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November 18, 2020

Part 2: The Case for Investing in Canada – World Leaders in Your Backyard

In Part One of, “The Case for Investing In Canada – World Leaders in Your Backyard”, Greg Cohen provided an interesting analysis and history regarding Alimentation Couche-Tard. For Part Two, Richard Roth, who is responsible for the Financial and Utilities Sectors on Team Canada will do the same for Brookfield Asset Management. While the name “Brookfield” is well recognized by Canadians, their reach and reputation spans the globe and represents yet another world leader in our backyard.



Company: Brookfield Asset Management (TSX: BAM.A)
Canadian Equity Analyst: Richard Roth, CPA, CA, CFA 

A global leader in alternative asset management that is poised to take advantage of the rapidly growing demand for its products in renewables, infrastructure and private equity/credit.


Depending on your involvement in the investment industry, you might only know Brookfield by the signage outside its numerous A-class office buildings in downtown Toronto, New York, Boston and Calgary, but the company is so much more than just an owner/operator of office buildings. From humble beginnings as the remains of the fallen Brascan empire, Brookfield has grown into one of the largest providers of investment products for clients that want access to alternative assets and all the benefits that come with that (i.e. potentially higher risk-adjusted returns and diversification). Are you an institutional investor or a high-net-worth individual investor? Do you want to invest in Brazilian solar projects or Indian telecommunication towers? Brookfield would be the first place you would call.


Brookfield was not always the alternative asset management giant it is today. Its history traces its roots all the way back to a Brazilian hydroelectric plant owner more than 100 years ago. Prior to the turn of the last century, Brascan, the largest Canadian company at the time, was beginning to fall apart. A handful of bright accountants stepped in to turn the business around, rationalize its investments and refocus its efforts on cash generation. One of those accountants was Bruce Flatt, who rose through the ranks of Brascan in the 1990s. Mr. Flatt was instrumental in reshaping Brookfield (renamed in 2005) from an investment holding company into an investment manager who would not only manage its own capital, but also third party capital (for a fee of course).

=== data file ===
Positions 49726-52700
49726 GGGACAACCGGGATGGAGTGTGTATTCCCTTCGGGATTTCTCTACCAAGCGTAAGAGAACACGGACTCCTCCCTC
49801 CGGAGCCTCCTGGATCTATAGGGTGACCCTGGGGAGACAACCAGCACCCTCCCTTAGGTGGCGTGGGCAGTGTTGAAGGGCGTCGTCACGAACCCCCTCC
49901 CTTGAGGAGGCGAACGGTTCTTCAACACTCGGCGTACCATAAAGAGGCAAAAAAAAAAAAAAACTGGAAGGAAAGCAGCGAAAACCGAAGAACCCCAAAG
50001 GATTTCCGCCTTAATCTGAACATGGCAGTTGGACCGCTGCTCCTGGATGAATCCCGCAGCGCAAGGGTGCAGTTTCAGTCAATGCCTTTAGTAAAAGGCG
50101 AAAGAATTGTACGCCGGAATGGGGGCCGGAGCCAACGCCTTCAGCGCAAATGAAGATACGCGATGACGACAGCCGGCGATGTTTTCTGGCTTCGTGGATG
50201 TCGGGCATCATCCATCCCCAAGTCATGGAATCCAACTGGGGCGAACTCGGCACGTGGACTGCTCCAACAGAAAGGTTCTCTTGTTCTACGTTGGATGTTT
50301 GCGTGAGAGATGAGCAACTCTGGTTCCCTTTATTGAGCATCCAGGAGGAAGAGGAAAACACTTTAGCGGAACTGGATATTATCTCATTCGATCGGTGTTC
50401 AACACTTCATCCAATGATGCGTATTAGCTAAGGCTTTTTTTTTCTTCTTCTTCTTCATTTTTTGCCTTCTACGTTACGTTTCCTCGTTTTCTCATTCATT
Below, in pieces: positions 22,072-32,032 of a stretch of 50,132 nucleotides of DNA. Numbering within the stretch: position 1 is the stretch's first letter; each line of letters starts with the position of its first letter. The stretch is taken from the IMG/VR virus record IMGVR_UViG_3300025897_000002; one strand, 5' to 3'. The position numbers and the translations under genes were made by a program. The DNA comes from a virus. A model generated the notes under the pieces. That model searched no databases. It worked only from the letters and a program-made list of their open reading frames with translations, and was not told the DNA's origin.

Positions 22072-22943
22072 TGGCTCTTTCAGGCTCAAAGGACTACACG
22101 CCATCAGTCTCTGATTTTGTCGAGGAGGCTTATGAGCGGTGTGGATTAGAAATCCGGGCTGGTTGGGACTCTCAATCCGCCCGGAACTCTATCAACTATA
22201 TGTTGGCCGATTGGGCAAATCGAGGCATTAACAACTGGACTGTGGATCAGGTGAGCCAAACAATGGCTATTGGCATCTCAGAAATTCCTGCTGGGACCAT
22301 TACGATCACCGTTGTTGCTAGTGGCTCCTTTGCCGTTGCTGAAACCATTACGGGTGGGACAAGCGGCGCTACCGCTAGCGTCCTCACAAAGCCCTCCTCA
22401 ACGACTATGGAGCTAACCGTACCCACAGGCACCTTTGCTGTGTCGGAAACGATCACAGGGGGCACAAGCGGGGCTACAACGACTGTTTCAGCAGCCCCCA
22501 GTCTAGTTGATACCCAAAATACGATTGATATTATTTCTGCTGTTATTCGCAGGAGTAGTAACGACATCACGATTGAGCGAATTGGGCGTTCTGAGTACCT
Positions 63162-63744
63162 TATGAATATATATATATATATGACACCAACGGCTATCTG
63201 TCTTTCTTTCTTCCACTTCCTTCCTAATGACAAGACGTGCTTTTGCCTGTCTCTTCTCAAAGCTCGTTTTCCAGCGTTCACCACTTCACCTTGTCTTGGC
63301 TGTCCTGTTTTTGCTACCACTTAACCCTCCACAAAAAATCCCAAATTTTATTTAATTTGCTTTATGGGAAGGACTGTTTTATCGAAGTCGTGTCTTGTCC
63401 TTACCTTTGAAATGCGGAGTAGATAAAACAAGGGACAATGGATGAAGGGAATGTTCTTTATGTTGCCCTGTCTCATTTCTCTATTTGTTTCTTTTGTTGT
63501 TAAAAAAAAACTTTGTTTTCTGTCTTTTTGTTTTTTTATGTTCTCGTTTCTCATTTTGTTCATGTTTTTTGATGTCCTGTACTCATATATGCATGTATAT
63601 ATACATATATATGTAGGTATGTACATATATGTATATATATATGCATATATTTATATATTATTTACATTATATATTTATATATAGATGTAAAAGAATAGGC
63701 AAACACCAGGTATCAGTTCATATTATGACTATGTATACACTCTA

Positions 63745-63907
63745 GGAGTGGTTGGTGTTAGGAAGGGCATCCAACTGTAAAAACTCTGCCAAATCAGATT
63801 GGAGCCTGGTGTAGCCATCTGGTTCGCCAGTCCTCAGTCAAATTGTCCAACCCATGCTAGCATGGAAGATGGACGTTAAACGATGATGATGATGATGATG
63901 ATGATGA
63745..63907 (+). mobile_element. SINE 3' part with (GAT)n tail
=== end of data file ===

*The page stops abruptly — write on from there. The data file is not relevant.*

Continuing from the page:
Mr. Flatt’s biggest coup was being one of the first to recognize the importance of alternative assets. This is particularly true for infrastructure assets, such as railways, ports and roads, and the above-average return that those assets could generate for his company and third party investors. He aggressively built out Brookfield’s capabilities in this burgeoning business, beating out competitors like Blackstone, KKR and Apollo, to be the go-to name for investors. $1 invested in Brookfield in 2000 would be worth $25 today. Since Mr. Flatt took over as chief executive officer in 2002, Brookfield has produced an average compounded return of 19% annually.


Since the turn of the century, we have seen a seismic shift in the asset management industry. Investors are increasingly turning from traditional equity and fixed-income products in favour of alternative and real asset investments. This has been especially clear in institutional pension plans, which increased from a 5% allocation to alternatives in 2000 to 25% currently. This means hundreds of billions of dollars are moving out of bonds and equities and are seeking a competent manager who can provide high-returning alternatives. Brookfield has been one of the primary beneficiaries of this trend which, with industry experts estimating penetration as high as 60% by 2030, is expected to continue. Case in point: The largest pension fund in the U.S., CalPERS, has gone from having zero investment in alternatives (excluding real estate) in 2000 to allocating more than 10% today.




There are a whole host of reasons why alternative assets are gaining traction, but the single greatest reason would be declining interest rates. Many institutional investors have historically had asset allocation mixes that encompassed 30%, 40%, or even 50%+ of the portfolio to be invested in fixed-income instruments. While this was viable 25 years ago when the Federal Reserve rate was 6%, it is far more difficult to fund liabilities in an environment where interest rates are effectively zero. Pension and sovereign wealth funds are desperate to hit their internal return targets, which are often in the high single digits and are switching from 2% corporate bonds into 6 or 7% de-risked real estate and infrastructure assets. Why buy a BBB bond that yields 3% when you can buy a stake in a defensive toll road with similar risk parameters that yields 7%?